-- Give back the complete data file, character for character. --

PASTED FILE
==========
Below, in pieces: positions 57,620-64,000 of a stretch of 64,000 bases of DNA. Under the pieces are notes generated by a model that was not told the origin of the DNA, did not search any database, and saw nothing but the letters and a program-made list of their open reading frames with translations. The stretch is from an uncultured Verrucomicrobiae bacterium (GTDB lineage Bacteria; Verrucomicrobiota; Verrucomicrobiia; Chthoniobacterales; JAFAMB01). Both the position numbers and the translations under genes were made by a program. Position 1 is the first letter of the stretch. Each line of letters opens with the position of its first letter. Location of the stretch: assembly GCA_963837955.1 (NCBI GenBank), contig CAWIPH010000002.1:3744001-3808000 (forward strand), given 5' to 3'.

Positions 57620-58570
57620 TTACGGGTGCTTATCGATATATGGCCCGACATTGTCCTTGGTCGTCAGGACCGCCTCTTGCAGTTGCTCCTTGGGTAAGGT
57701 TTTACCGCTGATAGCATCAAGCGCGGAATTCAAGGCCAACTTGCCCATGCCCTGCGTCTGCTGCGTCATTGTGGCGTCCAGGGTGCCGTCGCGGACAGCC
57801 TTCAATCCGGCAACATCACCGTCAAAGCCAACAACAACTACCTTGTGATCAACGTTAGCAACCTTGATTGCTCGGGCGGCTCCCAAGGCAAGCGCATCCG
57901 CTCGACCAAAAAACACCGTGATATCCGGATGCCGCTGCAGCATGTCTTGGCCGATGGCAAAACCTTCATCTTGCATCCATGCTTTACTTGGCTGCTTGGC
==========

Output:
Below, in pieces: positions 57,620-64,000 of a stretch of 64,000 bases of DNA. Under the pieces are notes generated by a model that was not told the origin of the DNA, did not search any database, and saw nothing but the letters and a program-made list of their open reading frames with translations. The stretch is from an uncultured Verrucomicrobiae bacterium (GTDB lineage Bacteria; Verrucomicrobiota; Verrucomicrobiia; Chthoniobacterales; JAFAMB01). Both the position numbers and the translations under genes were made by a program. Position 1 is the first letter of the stretch. Each line of letters opens with the position of its first letter. Location of the stretch: assembly GCA_963837955.1 (NCBI GenBank), contig CAWIPH010000002.1:3744001-3808000 (forward strand), given 5' to 3'.

Positions 57620-58570
57620 TTACGGGTGCTTATCGATATATGGCCCGACATTGTCCTTGGTCGTCAGGACCGCCTCTTGCAGTTGCTCCTTGGGTAAGGT
57701 TTTACCGCTGATAGCATCAAGCGCGGAATTCAAGGCCAACTTGCCCATGCCCTGCGTCTGCTGCGTCATTGTGGCGTCCAGGGTGCCGTCGCGGACAGCC
57801 TTCAATCCGGCAACATCACCGTCAAAGCCAACAACAACTACCTTGTGATCAACGTTAGCAACCTTGATTGCTCGGGCGGCTCCCAAGGCAAGCGCATCCG
57901 CTCGACCAAAAAACACCGTGATATCCGGATGCCGCTGCAGCATGTCTTGGCCGATGGCAAAACCTTCATCTTGCATCCATGCTTTACTTGGCTGCTTGGC